Just watched an amazing crash-course (under 1h in total) on Sales by Peter Levine and a16z - All Things Sales.

Here are my notes with screenshots from the series (all rights to the graphics belong to a16z). Enjoy!

Understanding and defining a Sales Channel

  • Channel types
    • Direct-to-Consumer
    • Channel Partner
    • OEM (Original Equipment Manufacturer)
      • They can have both:
        • DtC
        • CP

  • Having multiple touch-points to end-users (coming from different channels) might produce “Channel Conflict”

How Much to Spend on Marketing vs. Sales? (Sales Engagement)

  • When you start-up, pick where you are

Market Segmentation

Why Build a Sales Organization

Building a Sales Organization

  • Who do I hire
    • Initiation Phase:

  • Transition Phase:
    • The original sales people;
    • VP of Sales.
  • Execution Phase:

  • When do I hire?
    • 2-3 people at Initiation Phase.
    • Hire VP of Sales during the Transition phase.
    • Most of the rest should be hired after that initial Sales Team has figured out the Repeatable Sales Model, generating 3x their annual salaries.
  • How do I hire?
    • The initial Sales Team should be scrappy and without too many habits from corporate.
      • They need to be hungry for achievement (moving Big Rocks out of the way) and agile to sell everywhere and to everyone
    • At the Execution Phase people should have a corporate background to be able to operate in a bit more mechanical way
  • You should keep the original sales people at the Execution Phase of the original product and hopefully put them to open new markets or even start all-ver-again at the Initiation Phase on a new product
  • Promote the original people once you get to the Transition Phase and promote them again at the beginning of the Execution Phase

Setting the Sales Number

  • On it depends how much you will put into Engineering, Marketing, Sales etc.
  • On it depends the valuation of the company
  • Bottoms-up Forcasting

  • Top-down Forecasting

  • Growth on both should match up

Sales Quotas

  • Total Quota is
    • number-of-sales-reps * sales-rep-quota
  • Company Quota is:
    • TQ * 0.8
    • it accounts for people leaving and reps not meeting their SRQ
  • Even if the CQ is reasonable and met, the TQ shouldn’t be larger than +20% of TQ, because this would mean that no one from the sales reps will meet their SRQ and they will not make their commission and they will leave the company

The Coverage Matrix

  • Routes to market vs Customer Segments

Managing a Sales Organization: Forcasting

  • Forecasting Accuracy
    • Its about longterm investment
    • balancing growth and burn impossible without forcasting
    • Transparency
      • make people write down truthful information about sales
      • otherwise forecast will be inaccurate
    • pre-IPO, it is the most important factor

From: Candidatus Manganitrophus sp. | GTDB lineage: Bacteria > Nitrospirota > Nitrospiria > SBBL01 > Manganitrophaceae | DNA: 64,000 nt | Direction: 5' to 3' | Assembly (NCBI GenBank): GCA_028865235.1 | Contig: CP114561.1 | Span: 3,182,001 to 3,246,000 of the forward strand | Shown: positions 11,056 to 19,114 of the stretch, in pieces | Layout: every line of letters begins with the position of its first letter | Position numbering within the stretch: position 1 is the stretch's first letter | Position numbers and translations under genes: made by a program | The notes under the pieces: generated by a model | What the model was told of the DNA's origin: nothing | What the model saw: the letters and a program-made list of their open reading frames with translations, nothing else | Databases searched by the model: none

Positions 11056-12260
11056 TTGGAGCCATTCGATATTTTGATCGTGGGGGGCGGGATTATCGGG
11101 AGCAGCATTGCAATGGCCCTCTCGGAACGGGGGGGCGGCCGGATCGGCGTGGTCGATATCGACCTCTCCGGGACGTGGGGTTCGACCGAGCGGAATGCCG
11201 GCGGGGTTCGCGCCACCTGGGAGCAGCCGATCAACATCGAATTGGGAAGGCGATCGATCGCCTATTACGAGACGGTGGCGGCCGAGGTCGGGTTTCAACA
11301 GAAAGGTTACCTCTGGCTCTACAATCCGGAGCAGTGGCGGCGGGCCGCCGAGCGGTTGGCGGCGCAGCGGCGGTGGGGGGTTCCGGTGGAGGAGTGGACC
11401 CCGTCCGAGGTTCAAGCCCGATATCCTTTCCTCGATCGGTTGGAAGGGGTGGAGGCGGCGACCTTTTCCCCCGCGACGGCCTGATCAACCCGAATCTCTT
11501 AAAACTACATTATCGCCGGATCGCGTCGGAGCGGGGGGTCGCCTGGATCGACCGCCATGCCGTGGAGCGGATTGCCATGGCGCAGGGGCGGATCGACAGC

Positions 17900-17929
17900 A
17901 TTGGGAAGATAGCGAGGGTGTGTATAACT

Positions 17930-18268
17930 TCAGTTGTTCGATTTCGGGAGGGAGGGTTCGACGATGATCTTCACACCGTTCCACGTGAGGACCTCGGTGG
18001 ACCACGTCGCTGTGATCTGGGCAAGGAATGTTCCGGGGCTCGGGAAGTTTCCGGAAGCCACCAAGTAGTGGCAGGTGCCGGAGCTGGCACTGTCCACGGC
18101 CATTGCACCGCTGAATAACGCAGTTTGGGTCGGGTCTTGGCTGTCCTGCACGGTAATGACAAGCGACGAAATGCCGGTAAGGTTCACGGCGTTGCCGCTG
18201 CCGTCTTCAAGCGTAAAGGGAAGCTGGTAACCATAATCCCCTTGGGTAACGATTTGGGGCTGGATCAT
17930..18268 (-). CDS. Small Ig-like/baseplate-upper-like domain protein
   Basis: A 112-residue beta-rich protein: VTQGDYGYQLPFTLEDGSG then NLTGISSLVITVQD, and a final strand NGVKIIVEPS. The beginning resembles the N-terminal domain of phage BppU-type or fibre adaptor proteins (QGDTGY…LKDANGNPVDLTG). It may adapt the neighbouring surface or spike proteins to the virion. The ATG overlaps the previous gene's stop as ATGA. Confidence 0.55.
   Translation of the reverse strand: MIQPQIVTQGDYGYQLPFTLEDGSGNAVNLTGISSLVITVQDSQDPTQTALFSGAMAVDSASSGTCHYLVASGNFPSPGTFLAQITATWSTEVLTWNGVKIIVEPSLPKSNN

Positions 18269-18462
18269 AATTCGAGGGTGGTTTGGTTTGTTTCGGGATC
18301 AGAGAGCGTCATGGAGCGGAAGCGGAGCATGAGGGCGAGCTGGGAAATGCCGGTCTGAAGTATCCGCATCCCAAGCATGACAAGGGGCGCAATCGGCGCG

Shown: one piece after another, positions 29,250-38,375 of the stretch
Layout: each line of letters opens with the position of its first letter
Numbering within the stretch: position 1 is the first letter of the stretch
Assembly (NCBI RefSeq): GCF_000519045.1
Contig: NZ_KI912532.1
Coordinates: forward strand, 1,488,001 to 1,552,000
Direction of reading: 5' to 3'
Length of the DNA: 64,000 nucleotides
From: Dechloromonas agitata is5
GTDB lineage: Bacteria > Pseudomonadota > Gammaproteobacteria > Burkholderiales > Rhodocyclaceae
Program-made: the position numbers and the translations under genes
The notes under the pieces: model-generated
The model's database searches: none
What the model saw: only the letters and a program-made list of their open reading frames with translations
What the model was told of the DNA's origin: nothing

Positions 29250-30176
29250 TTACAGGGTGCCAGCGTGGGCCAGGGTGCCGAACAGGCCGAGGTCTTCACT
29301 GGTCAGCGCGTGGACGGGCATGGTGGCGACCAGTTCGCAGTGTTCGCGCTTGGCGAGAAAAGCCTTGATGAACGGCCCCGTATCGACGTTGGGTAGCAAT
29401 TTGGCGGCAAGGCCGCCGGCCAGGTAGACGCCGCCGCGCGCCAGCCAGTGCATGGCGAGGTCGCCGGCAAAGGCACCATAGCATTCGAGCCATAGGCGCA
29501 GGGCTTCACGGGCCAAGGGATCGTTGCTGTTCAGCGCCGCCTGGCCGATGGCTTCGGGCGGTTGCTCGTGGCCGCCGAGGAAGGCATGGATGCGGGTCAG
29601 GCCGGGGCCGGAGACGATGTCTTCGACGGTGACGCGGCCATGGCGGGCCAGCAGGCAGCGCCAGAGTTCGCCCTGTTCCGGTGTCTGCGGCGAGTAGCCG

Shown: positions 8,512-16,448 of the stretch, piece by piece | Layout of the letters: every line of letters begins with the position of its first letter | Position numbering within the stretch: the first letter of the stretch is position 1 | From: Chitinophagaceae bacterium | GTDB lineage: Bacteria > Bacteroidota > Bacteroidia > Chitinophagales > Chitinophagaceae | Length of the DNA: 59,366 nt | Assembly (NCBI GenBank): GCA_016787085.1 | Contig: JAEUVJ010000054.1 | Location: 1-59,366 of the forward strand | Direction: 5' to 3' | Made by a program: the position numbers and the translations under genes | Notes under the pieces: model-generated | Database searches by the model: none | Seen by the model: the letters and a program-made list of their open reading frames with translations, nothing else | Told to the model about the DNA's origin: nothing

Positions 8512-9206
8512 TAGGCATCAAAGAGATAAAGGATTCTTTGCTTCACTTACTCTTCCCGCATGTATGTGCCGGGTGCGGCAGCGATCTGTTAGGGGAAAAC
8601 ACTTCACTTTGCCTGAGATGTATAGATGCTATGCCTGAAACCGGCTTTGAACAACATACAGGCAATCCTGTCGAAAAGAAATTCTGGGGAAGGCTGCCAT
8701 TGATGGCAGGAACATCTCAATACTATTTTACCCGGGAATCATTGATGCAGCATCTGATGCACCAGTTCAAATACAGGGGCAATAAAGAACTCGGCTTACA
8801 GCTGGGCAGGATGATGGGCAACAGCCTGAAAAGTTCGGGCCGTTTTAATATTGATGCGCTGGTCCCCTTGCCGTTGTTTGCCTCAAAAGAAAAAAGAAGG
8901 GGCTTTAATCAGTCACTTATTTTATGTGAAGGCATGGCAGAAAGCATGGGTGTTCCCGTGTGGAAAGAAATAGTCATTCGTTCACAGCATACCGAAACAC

Managing a Sales Organization: Revenue Composition

  • On what value do you pay your sales force? Pay only on growth!
    • ARR
      • [√] new
      • [√] upgrade
      • [x] recurring


  • 3-4x their compensation should be generated by the sales force
  • should be uncapped compensation plan
  • compensation shouldn’t go down above target quota is reached
  • example:


  • Predicting what you are going to do within a quota:

Measure Sales Force Productivity

  • At least 70% should make their annual quota
  • meeting company quota with smaller % of people meeting their quota is not OK

Simplify Sales Compensation

  • Better to have an imperfect & clear compensation plan is better than perfect & complex one

Takeaway for Technical Founders: How to think about Sales

  • Think about Sales early
  • Sales is 50% of the health of the company

Few weeks ago, I went on one of the startup events, here in Sofia. Although my work @ UNIVERSLESS has nothing to do with this, I have a long interest in startups, so I am always excited at the possibility to learn more. But I never felt like these events are for learning new things, as much as they are meant for networking. This time, though, the selection of speakers really caught my attention and I couldn't miss it, so I went.

Everything was great - awesome speakers, very interesting panelists and discussions formed, the crowd behaved quite alright.
But during one of the panels, someone said something, which really stuck with me and I've meant to post something about it ever since:

"Don't give me a vitamin, give me a Painkiller."

Now, obviously, the context to this statement, was the impact of a startup's solution to their user's problem.

But I think it also, perhaps accidentally, showed everything that is wrong with commercialism (and capitalism) in one sentence... It shows everything that is wrong with our (western) way of thinking about problems and solutions. Not only that the moral side to a "solution" is almost never considered, as long as there's profit, but a solution would usually "treat a symptom" instead of "curing the disease".

- "Don't give me a painkiller - find me a Cure."

Why not have it this way? It's so much better! Instead of treating that pain, we attack the cause, we get rid of the "sickness".

You might say "Well, yes, if we can - we should cure it. But sometimes painkillers are the only option.". That's correct, but we shouldn't base our primary approach to solving problems, on situations that are supposed to be a minority and not the norm.

This is not the first time I have thought about this, in fact, every time someone mentions the possibility of the world being in the new startup bubble, the first thought that comes to my mind is not about the huge number of failed startups - it's the questionably "positive" change, which those that get to a billion dollars bring.